A vibrant photographic journey that takes readers through Olinda, a city in northeastern Brazil. The odyssey begins by highlighting the weeks of preparation leading up to the five-day celebration, and follows with information about the unique traditions of this region. The author offers vignettes of costume and mask making, as well as of the local art of making bonecos gigantes (giant puppets) with corresponding photographs that support the text well. He then describes the traditional dances and parades, including explanations of Spanish and Portuguese terms. He offers profiles of local inhabitants and their respective roles in the festivities. Stunning photographs capture the spirit of the festival with pictures of revelers dressed in a dazzling array of colorful costumes.

Cassio’s Day: From Dawn to Dusk in a Brazilian Village. Campos, Maria de Fatima. Great Britain: Frances Lincoln Children’s Books, 2009. ISBN-10: 1847800912. 32 p.
Cássio spends much of his school day outside, and he especially likes learning to grow vegetables in the school garden. He and his friend push each other home from school in Cássio’s carrinho (“barrow”), stopping to buy their favorite sweets (doce-de-leite) on the way. When it comes to the evening meal, his mother always cooks extra so that there will be enough if friends or family want to come. Cássio’s Day is a photographic informational book concentrating on the daily life and experiences of children in rural Brazil. It also contains a glossary of words and customs in Portuguese.

Cultures of the World: Portugal. Heale, Jay & Koh, Angeline. New York: Marshall Cavendish Benchmark, 2006. ISBN-13: 9780761420538, 144p.
The book covers history, government, economy, and geography; however, its strength is in their coverage of contemporary culture. Particularly useful is the information on religion, the arts, food, leisure activities, and social roles. The book also covers the topics: the Moors, the Revolution of 1974, and the European Community. At the end, it offers a map of Portugal, a timeline, and a glossary with important terms.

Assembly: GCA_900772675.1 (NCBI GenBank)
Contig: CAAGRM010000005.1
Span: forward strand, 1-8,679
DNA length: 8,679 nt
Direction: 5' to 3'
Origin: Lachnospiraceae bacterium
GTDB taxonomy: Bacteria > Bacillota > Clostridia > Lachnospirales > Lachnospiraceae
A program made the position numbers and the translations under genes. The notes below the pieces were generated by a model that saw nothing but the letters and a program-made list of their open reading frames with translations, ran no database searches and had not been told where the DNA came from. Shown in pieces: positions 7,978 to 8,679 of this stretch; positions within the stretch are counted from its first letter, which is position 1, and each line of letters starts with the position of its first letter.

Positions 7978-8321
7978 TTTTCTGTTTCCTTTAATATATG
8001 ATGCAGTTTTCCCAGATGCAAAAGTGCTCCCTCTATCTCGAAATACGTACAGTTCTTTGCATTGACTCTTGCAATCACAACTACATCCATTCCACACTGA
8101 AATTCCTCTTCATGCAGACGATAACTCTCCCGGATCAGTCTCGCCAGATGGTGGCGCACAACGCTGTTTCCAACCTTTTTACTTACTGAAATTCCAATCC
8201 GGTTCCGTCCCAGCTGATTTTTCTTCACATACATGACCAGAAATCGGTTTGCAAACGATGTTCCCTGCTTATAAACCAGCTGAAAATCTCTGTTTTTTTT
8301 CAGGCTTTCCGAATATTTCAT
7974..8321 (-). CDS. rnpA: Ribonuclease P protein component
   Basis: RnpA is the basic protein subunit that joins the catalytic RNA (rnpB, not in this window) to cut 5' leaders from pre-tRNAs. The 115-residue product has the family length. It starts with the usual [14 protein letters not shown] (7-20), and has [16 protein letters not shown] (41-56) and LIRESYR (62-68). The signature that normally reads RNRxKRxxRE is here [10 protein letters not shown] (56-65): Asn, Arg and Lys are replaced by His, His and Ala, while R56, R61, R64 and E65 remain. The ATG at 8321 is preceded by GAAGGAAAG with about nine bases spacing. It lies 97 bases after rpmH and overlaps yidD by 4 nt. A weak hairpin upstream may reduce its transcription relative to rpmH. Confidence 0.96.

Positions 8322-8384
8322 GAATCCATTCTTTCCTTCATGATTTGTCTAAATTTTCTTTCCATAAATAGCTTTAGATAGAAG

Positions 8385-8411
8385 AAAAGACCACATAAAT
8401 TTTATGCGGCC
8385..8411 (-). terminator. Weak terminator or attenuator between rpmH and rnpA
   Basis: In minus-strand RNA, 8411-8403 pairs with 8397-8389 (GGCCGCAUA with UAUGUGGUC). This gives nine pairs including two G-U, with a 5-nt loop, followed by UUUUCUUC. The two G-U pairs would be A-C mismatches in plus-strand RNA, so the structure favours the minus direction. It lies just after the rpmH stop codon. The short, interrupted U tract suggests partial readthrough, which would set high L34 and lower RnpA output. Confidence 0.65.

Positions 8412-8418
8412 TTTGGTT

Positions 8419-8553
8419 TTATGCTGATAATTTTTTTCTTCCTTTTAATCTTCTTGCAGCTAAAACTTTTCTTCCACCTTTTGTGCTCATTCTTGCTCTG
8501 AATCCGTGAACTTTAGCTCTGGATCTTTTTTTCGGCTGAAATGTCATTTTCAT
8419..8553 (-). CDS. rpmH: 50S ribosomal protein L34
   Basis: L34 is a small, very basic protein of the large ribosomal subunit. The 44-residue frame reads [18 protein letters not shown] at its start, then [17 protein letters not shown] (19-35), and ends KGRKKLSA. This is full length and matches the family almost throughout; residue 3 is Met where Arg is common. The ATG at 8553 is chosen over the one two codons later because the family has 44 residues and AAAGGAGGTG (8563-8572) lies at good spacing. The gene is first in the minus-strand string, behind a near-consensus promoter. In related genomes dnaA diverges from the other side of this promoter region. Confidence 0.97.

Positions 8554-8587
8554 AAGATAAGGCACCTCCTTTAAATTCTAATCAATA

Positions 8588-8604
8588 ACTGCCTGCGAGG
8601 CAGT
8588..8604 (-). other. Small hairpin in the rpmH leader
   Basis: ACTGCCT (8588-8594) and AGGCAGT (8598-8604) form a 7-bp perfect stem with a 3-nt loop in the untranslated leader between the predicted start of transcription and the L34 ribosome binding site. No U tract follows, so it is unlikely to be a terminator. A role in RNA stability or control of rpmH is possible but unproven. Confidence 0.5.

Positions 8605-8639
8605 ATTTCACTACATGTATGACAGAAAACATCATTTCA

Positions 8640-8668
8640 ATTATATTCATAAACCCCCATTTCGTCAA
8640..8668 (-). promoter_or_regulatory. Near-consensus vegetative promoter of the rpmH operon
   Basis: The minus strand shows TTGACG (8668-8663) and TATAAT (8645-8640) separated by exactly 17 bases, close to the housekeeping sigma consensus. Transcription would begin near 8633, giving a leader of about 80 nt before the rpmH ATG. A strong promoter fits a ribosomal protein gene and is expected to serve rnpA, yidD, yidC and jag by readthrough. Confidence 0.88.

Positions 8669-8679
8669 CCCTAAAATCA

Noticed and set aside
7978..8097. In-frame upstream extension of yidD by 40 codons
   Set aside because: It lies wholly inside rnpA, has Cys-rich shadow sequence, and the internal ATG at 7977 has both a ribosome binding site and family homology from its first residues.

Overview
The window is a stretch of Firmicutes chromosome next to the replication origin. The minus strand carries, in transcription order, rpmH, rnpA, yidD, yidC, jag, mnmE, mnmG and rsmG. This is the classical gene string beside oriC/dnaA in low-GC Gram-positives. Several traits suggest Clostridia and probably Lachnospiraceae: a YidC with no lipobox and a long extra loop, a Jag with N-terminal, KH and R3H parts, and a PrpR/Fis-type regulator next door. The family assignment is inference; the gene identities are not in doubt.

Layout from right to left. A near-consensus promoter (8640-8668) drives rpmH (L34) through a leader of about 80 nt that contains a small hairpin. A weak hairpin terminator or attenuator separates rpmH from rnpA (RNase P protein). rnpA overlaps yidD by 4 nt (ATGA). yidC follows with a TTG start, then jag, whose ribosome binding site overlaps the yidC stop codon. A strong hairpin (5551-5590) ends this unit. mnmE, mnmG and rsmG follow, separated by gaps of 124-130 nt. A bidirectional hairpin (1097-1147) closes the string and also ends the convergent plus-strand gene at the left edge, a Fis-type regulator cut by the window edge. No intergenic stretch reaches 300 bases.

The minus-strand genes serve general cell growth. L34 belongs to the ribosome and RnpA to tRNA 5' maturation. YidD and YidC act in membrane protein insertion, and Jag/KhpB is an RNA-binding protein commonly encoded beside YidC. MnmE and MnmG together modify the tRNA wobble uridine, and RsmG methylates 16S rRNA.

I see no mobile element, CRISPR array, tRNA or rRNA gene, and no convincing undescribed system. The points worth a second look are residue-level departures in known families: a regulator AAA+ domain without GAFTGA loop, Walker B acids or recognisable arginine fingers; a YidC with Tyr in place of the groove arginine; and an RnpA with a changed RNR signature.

The Dancing Turtle: A Folktale from Brazil. DeSpain, Pleasant. Illustrated by Boston, David. Little Rock, Arkansas: August House Little Folk, 1998. ISBN-13: 9780874835021, 32p.
The main character of this Brazilian trickster tale is a chubby turtle with an engaging smile, who loves to play her flute and dance. A man captures her and takes her home for a turtle-soup feast the next day. That afternoon, when he leaves her in his son and daughter’s care and goes out to work the fields, Turtle promises to dance for the children if they let her out of the cage. Once freed, Turtle pretends to fall asleep, and subsequently escapes. The father returns home and vows to recapture the cunning animal. An ambiguous conclusion allows readers to determine Turtle’s fate. An introductory source note explains that although indigenous peoples of Brazil created this folktale, it is now also told as far away as Nicaragua and Costa Rica.

For the Love of Soccer. Pelé. Illustrated by Morrison, Frank. New York: Hyperion Books, 2010. ISBN-13: 9781423115380, 32p.
In his first book for children, Pelé offers a pithy recap of his illustrious career in terms that are general enough to give artist Morrison latitude to tell two stories at once. Facing pages simultaneously track the renowned Brazilian from childhood to superstardom while following an androgynous young soccer enthusiast through practice sessions and games on an urban pitch. Both figures explode with infectious, winning enthusiasm and are usually posed in midair, arms and legs flung wide to propel a ball past opponents and into the goal. Both also look entirely delighted to be doing what they’re doing. A more detailed version of Pelé’s accomplishments caps this exuberant double introduction to the world’s most popular sport and to one of its most enduringly popular figures.

From Another World. Machado, Ana Maria. Illustrated by Brandão, Lucia. Toronto, Ontario: Groundwood Books/Douglas & McIntyte, 2002. ISBN-13: 9780888996411, 128p.
When their parents decide to turn a farmhouse and its outbuildings into a country inn, Mariano and his friends Leo, Elisa, and Teresa spend a night in the very old barnlike annex, which has been renovated and partitioned to create guest rooms. After they hear crying in the night, they meet Rosario, the ghost of a nineteenth-century slave girl. She tells them of a tragic event that killed her and most of her family, and she appeals to them for help. Later, as they listen to Leo and Elise’s grandmother relate family history, the kids piece together the rest of the story. A reluctant narrator, Mariano begins by asking for the readers’ patience, saying that he can barely sit still to read a book, much less write one.

Fulustreca. Machado, Luis Raul. Illustrated by Mello, Roger. Rio de Janeiro, RJ: Ediouro, 1994. ISBN-13: 9788500226663, 32p.
Through poetry, the author plays with design to talk about a “being” who goes through its vivid life leaving happiness wherever it passes by.

The Great Kapok Tree: A Tale of the Amazon Rain Forest. Cherry, Lynne. Singapore: Harcourt, Inc., 1990. ISBN-13: 9780152005207, 40p.